In reply, Japan forced a lineout near the Samoan quarter line and typically neat and efficient play saw Japan phasing and recycling until Samoan no11 Lam gave away a high tackle cheese at 46min (later upgraded to red on review). The resulting Japanese penalty/lineout was well mauled, drew another penalty and maul which turned into a pie to no8 Himeno at 49min, sending the score out to 22-8 Japan.
After midfield meanderings from the restart, good Japanese scrum work at 54min saw Matsuda shoot for 3pts again. 25-8 to Japan. And from there Samoa continued to let themselves down as hard, direct running was punching holes into Japanese defence consistently, but poor handling and poor discipline continually let Japan off the hook.
Play see-sawed about for the next 10-15min as 14man Samoa tried to up the pace and power and Japan gamely held them out, spearheaded by great defensive work by no6 Leitch and no4 Jack Cornelsen in-particular. However finally at 65min, after wave after wave of Samoan big men smashing down centre field, Samoan no15 Duncan Paia’aua took receipt of a quick wider ball near the touchline and scored. Leali’ifano’s wide-angle conversion shot was bang-on and at 66min it was 25-15 Japan.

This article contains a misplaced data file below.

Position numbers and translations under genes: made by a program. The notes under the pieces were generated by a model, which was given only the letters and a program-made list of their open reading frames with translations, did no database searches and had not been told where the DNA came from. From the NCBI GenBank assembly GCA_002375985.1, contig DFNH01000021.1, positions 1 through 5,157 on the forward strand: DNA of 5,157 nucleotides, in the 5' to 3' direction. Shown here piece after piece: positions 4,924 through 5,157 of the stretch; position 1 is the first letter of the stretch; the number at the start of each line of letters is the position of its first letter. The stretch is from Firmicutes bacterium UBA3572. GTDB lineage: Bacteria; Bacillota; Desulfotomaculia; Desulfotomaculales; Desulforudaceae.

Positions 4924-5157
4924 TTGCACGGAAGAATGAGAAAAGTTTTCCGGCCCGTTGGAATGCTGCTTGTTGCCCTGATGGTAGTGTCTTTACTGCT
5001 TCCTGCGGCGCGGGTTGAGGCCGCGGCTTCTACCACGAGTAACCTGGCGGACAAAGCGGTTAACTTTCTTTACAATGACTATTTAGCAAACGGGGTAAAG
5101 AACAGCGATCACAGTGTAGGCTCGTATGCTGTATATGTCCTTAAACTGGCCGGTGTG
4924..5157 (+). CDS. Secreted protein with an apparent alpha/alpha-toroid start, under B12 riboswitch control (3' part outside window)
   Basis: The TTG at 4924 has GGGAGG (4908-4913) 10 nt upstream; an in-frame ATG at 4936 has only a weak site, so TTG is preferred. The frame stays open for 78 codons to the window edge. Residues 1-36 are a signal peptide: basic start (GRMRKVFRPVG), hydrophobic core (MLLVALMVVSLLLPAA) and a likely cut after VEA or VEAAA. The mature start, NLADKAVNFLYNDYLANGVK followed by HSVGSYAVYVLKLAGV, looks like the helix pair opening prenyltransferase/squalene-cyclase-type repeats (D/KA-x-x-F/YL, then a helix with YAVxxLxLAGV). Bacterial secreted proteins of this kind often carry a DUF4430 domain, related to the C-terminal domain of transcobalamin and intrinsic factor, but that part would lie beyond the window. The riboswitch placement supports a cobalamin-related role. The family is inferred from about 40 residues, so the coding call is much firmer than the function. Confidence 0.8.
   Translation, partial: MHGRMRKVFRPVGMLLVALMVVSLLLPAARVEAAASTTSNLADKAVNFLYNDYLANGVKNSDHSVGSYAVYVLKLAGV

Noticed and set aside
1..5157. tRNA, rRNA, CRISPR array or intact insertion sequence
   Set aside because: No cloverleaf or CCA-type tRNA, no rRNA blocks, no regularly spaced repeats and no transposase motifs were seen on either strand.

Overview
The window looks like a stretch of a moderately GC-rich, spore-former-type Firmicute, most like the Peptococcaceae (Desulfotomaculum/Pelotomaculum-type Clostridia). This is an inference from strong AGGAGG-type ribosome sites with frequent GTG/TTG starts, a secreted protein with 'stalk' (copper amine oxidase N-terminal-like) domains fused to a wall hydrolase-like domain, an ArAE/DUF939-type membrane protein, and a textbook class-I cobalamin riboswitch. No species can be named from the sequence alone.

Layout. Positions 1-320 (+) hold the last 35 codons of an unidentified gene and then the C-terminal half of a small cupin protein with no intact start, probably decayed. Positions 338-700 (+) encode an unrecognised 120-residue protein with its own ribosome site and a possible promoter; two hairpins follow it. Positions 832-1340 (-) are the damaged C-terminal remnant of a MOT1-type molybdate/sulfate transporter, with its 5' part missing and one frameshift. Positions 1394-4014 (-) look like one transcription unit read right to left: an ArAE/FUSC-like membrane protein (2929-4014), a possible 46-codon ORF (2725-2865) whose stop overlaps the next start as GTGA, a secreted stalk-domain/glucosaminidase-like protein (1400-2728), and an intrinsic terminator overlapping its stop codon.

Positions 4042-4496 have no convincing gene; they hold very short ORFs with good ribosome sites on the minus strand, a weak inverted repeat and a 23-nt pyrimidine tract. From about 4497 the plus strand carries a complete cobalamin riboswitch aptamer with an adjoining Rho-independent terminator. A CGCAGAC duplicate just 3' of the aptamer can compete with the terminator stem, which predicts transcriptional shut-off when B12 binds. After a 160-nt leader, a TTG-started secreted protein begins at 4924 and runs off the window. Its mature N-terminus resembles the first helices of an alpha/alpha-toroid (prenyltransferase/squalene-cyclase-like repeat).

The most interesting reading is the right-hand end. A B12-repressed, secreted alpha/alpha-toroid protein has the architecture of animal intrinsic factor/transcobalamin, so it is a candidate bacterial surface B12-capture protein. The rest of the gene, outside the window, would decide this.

Fatigue was telling on the Samoans though, and a 68min huge Japanese midfield scrum effort saw the Brave Blossoms raid deep into Samoa’s quarter and earn an attacking penalty lineout & maul. But typically courageous defensive play by Samoan Captain Fritz Lee killed the play and the moment was lost. That said, play stayed camped in the Samoan half and the seemingly inevitable 73rd minute breakdown penalty, directly in front and 30metres, saw Matsuda land another 3ptr. 28-15 Japan.
From the kick-off exchanges, poor Japanese midfield scrum work engineered a Samoan penalty and attacking lineout inside the Japanese quarter at 76min. And the resulting Samoan midfield pounding finally saw Leali’ifano crash over at 77min next to the posts. He sauced his own pie and the score was 28-22 Japan at 78min.